Two or three’s? I got ’em and love’em! Is this the church? Jesus points out that the ekkesia can function with two or three, but the context couldn’t be more clear: two or three witnesses should take reconciliation to step two and He will be present for reconciliation because the Body can function in this respect with two or three people present. The Body can pray as the Body and function in this way with kingdom authority. Two or three can pray. Two or three can learn. Two or three can resolve. Two or three ain’t the whole of it, though.
Remember, I’m clarifying, not putting words into the mouths of any of the leaders of the movement who understand some of these distinctions better than I do. I am speaking to the vast spectrum of stuff labeled “simple” as the latest excuse to be rebellious against the leadership of Jesus. That’s just bad spiritual behavior.
However, He defines “ekklesia” in step three [Matthew 18] as a greater calling together, “the whole ekklesia.” So, He clarifies that the ekklesia can function in some respects with two or three and accomplish valid kingdom business, but the two or three is part of the greater assembly. This whole ekklesia has another level of leadership which Jesus bestowed upon it: apostles and prophets being foundational, then teachers, pastors and evangels.
Certainly, ekklesia seems more simple with ten or twenty people involved! I’m with you there. And, I have learned and taught leaders to minister to two the same as you would minister to 2,000. ‘If you can’t do it for two…’
However, there is way too much Bible about massive assemblies to ignore. Jesus had a leadership strategy to lead a called together assembly of thousands before the thousands were saved; He didn’t have a strategy to eliminate the assembling of thousands.
I firmly believe in house church! There I said it. I believe in small groups and I believe in 2r3’s. I don’t believe that any one of these is a superior universal model of the functions of the Body. I certainly agree with those who practice house church as a network or part of a larger accountability and leadership strategy that gives them access and interaction with a “whole ekklesia.”
I do believe that we have organized the proper functions of the Body right out of church-anity. We sweated them out, vomited them out, and pretty well purged ourselves of our vital organs, flopped our liver and pancreas right out onto the floor! We wonder why we are seeing millions walking away from the empty plastic shell of church-anity. Simple. It lacks authenticity.
On the other hand, there’s no reason to condemn assemblies of thousands as not being “authentic ekklesia” just because they are big or meet in a big building. The issue isn’t how big or how many. The issue is function. Are we functioning according to Jesus’ design? Are we doing the ministry of Jesus?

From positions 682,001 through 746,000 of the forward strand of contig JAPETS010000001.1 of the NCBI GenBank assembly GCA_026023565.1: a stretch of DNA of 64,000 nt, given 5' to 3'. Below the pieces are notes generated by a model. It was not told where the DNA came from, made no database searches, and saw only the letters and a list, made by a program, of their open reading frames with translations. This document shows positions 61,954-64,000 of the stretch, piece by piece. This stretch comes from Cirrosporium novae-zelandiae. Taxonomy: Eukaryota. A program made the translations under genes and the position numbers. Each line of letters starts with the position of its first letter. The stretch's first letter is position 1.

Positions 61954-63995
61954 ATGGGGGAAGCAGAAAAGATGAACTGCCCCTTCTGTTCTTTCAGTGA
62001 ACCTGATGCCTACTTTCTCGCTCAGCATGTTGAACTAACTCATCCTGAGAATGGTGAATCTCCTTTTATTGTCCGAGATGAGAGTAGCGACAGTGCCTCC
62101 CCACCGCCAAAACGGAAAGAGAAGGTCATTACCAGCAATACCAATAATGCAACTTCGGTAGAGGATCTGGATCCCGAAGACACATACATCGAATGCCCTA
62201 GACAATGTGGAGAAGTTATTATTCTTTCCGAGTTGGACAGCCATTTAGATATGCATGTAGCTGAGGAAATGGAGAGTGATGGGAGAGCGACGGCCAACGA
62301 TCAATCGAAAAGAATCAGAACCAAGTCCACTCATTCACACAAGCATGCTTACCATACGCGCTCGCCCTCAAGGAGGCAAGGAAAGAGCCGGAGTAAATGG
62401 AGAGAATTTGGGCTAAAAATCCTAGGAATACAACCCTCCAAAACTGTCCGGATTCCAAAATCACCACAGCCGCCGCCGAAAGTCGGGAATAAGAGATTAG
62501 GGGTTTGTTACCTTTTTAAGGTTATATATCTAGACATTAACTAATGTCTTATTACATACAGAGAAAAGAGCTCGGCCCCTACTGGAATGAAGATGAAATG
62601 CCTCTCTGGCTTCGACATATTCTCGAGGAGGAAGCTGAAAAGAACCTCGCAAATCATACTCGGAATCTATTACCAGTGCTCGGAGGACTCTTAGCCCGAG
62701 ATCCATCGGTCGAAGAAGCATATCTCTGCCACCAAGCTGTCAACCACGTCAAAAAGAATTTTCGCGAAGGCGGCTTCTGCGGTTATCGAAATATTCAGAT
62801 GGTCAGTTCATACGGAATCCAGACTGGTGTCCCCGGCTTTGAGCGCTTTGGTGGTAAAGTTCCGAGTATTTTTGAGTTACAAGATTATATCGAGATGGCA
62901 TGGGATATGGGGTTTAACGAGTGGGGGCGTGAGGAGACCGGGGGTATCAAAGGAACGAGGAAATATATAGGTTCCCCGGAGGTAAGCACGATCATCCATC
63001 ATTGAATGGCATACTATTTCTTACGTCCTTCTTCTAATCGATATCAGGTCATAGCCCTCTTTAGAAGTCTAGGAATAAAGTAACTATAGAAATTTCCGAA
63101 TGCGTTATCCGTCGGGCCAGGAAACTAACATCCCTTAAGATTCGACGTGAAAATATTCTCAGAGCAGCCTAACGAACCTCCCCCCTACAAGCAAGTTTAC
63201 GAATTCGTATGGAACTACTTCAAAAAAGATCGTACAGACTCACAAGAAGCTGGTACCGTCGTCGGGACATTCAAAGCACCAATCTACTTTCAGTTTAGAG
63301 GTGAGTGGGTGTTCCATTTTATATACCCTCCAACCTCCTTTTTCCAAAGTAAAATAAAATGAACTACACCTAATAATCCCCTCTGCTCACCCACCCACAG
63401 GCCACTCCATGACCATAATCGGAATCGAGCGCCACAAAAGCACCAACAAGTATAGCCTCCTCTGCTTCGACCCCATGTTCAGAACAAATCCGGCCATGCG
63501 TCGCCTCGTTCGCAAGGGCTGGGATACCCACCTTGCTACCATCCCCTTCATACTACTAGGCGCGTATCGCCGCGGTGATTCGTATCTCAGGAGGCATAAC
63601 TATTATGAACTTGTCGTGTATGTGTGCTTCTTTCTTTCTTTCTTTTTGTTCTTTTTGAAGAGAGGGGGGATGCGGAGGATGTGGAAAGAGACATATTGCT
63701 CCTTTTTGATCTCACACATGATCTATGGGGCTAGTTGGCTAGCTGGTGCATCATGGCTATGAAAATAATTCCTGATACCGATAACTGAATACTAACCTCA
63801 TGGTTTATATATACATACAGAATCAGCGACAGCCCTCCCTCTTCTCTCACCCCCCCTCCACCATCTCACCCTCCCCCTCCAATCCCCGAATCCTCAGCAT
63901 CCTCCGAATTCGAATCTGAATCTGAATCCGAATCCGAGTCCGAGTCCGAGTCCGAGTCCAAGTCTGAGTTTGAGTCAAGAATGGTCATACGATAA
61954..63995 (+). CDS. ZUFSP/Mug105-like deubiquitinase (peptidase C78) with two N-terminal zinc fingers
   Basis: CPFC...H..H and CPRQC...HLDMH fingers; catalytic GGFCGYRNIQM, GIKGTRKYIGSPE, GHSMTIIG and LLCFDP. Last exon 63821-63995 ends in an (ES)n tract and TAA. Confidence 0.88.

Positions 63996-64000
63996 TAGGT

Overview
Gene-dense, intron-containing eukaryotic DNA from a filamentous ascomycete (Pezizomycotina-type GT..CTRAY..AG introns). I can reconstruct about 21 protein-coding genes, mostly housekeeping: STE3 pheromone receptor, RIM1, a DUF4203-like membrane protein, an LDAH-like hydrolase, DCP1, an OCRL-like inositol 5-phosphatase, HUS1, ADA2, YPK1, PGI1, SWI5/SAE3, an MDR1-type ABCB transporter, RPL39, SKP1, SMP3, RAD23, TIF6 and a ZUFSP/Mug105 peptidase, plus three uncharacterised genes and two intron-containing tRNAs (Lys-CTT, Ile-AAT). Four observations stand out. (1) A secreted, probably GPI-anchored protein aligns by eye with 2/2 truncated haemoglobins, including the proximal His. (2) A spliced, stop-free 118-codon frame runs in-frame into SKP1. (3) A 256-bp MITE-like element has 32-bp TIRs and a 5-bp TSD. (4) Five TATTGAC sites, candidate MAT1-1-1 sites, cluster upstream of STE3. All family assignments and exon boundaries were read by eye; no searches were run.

When a movement is born, the simple seems enviable and inevitable. “Just do it! It’s on, baby! Look out, world, here we come!”
But the reality is that maturity brings us into new seasons that require us to develop “leaders who make leaders.” If we don’t, the simple will become something else or stop being simple altogether. In other words, when we successfully do what we set out to do, we must require mature leadership in order to keep the simple functioning simply. That leadership requires a broader definition of ekklesia.
Some of what is now being heralded as “simple” is what used to be called “parachurch ministry” and was tolerated as a necessary sideline by the otherwise engaged “main thing,” or “real” church. Because church-anity built heirarchies of administrative bureacracy and called it leadership, the work of ministry had to be done by parachurch ministries. Church moved and removed itself several steps away from the ministry of Jesus and professionalized the clergy, leaving the ministry of Jesus to parachurch ministries.
This kinda church is dying and we need to let it die, help it die, and work to kill it dead!
Jesus made His ministry simple enough that we need to become like little children to function, but eternal enough that we need mature leaders to make us accountable for our assignments. (When we become like little children, we need spiritual parents. We never walk into a maturity that releases us from accountability.) He made the complex simple and we have no mandate to make the simple complex; we do have a mandate to take over the world.
Some stuff called “simple” is really simplistic. It lacks vital elements of kingdom leadership and function, and will not be able to retrieve or reinsert it later on in the process the way it is designed to function. In other words, simplistic will turn into something else.
Some of what is called “simple” is really disfunction. It is amateur hour at the times when we need to experienced expertise. It is malpractice when we need to diagnosis with accuracy and specialization of anointing.